The SECURE Act went into effect at the beginning of this year and has significantly impacted both retirement planning and estate planning. We urge all of our clients with a trust as part of their estate plan to check in with us to ensure that their trust document does not need to be updated after this change in the law. We also urge all of our clients, no matter what service we have provided, to reach out to a financial planner to make sure their retirement plan does not need to be similarly updated.
The main way the SECURE Act may impact your trust is with the termination of “stretch” distributions of inherited retirement accounts. Previously, clients planned on passing on significant qualified retirement accounts because they could grow tax-free with compound interest. Their beneficiaries would inherit that money, set up their own inherited retirement account, and were given the option of withdrawing all of the money in the account immediately, within 5 years, or stretching it over their lifetimes based on their projected life expectancy. A prudent beneficiary would plan to stretch the distributions out over their lifetime in order to minimize the impact upon his or her income tax, because such distributions are countable as income and would increase the beneficiaries’ tax rate.
Now, however, beneficiaries cannot stretch out their inherited retirement account distributions over their lifetime – it must be done within 10 years. This likely will drastically increase the beneficiaries’ tax rate and the overall amount of income tax paid on the inherited money. Depending upon the size of the retirement account, some beneficiaries could be looking at the loss of tens of thousands – if not hundreds of thousands – of dollars in taxes.
Many clients are now working with their financial advisors to rely upon other vehicles of passing on their wealth instead of relying upon qualified retirement plans – such as insurance or non-qualified retirement plans. Other clients are re-considering what beneficiary designations on those accounts should be based on their beneficiaries’ income tax rates.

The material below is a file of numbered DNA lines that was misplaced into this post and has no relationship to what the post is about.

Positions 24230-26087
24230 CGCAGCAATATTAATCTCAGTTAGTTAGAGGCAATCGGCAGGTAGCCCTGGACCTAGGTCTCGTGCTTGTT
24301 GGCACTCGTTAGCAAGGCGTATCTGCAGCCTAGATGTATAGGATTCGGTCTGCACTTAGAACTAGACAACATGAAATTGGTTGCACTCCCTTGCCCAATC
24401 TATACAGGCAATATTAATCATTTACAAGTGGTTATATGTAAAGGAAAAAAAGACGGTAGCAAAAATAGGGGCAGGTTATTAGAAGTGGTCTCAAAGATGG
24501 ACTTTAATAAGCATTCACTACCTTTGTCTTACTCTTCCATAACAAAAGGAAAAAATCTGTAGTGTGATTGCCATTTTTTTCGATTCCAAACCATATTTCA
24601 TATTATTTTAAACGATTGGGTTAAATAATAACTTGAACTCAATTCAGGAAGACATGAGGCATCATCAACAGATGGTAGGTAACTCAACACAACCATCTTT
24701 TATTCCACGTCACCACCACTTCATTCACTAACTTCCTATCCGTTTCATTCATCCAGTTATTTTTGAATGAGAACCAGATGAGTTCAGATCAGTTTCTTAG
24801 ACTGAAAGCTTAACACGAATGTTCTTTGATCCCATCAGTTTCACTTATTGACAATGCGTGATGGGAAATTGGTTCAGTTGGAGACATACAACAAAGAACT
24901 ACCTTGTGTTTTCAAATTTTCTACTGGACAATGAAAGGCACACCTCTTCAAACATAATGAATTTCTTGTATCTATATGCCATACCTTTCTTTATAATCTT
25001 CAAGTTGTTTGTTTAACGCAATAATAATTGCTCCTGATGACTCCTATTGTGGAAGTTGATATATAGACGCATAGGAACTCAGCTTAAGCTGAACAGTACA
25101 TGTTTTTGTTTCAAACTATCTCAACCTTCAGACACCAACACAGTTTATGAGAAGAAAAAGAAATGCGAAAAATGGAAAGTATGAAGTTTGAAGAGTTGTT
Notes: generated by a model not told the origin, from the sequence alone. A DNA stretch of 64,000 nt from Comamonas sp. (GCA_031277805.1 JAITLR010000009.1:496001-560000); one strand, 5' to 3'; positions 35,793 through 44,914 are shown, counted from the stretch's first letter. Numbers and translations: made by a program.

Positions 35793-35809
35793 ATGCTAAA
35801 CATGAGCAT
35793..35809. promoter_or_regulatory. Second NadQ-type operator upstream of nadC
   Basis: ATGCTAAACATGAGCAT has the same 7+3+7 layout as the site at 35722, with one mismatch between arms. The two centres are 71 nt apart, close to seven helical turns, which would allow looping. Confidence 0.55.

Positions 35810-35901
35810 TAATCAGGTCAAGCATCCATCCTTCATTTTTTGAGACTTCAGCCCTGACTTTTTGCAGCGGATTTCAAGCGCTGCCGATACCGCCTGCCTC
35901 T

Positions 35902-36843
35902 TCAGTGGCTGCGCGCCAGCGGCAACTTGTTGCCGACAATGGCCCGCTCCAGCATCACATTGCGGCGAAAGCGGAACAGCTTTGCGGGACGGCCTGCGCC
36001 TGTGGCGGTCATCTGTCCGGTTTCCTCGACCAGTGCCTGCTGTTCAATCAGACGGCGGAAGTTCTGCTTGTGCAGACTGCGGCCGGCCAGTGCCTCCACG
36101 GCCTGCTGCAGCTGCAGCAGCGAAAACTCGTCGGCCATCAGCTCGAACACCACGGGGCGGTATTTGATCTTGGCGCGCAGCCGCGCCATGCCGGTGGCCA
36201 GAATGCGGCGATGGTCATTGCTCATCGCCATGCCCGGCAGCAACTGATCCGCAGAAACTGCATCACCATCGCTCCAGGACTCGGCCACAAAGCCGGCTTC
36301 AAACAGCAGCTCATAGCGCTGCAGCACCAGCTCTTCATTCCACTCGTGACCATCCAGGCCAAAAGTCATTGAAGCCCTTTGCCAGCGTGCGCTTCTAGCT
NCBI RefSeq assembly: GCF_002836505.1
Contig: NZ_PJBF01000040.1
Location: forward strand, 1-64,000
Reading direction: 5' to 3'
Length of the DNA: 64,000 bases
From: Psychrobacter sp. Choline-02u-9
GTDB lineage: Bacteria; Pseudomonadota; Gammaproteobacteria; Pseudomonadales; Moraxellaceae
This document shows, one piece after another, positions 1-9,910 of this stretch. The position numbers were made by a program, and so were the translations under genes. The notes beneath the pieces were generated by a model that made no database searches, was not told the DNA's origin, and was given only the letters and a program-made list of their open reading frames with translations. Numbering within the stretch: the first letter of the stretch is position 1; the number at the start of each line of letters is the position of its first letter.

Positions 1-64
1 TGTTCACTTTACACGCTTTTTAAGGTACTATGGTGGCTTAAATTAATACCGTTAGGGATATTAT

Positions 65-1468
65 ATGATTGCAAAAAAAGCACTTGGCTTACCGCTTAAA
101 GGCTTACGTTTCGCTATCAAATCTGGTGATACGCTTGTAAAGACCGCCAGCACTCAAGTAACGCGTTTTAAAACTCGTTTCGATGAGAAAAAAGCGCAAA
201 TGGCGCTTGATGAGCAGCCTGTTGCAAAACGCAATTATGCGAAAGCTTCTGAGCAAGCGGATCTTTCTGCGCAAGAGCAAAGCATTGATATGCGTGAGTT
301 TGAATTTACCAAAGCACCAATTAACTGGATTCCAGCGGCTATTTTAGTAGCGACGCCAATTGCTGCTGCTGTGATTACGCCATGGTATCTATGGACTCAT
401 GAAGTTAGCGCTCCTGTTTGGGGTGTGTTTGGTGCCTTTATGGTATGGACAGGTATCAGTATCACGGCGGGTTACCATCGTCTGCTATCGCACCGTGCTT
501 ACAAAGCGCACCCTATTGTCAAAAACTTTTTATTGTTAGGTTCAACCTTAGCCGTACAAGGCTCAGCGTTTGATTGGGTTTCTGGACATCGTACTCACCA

On the estate planning side, outdated language in your trust should be removed which references stretch IRAs, lifetime distributions, and the old age for required minimum distributions (formerly 70.5, now 72).
Another way the SECURE Act may impact your trust is potentially switching from a conduit trust for qualified retirement plan proceeds to an accumulation trust. Previously, when IRA distributions could be stretched out over a minor beneficiary’s lifetime, a conduit trust was a popular choice to name as the beneficiary of that account. That way the trustee would receive payouts on behalf of a beneficiary like a minor child or young adult and immediately use it for the benefit of that beneficiary, while still using the beneficiary’s income tax rate. The money stayed out of the beneficiary’s hands directly, and there was preferred tax treatment.
Now, however, since an account must be drained within 10 years, the distributions for minor children or other beneficiaries are much higher since it isn’t stretched over their lifetime. Spending $4,000 a year on a minor child is no problem, but spending $40,000 per year is more problematic – it becomes wasteful. Now, instead of forcing the Trustee to pay an excessive amount of money out for the benefit of the child, it may be more prudent to retain it in the Trust for later in the child’s life. This incurs a higher tax rate, but ultimately ensures that the child will be looked after for their lifetime and not just ten years.
Reach out to your estate planning attorney today for a review of your trust document to remove old language made ineffective by the SECURE Act and discuss if a conduit trust or accumulation trust is more appropriate for retirement plan proceeds, based on your situation.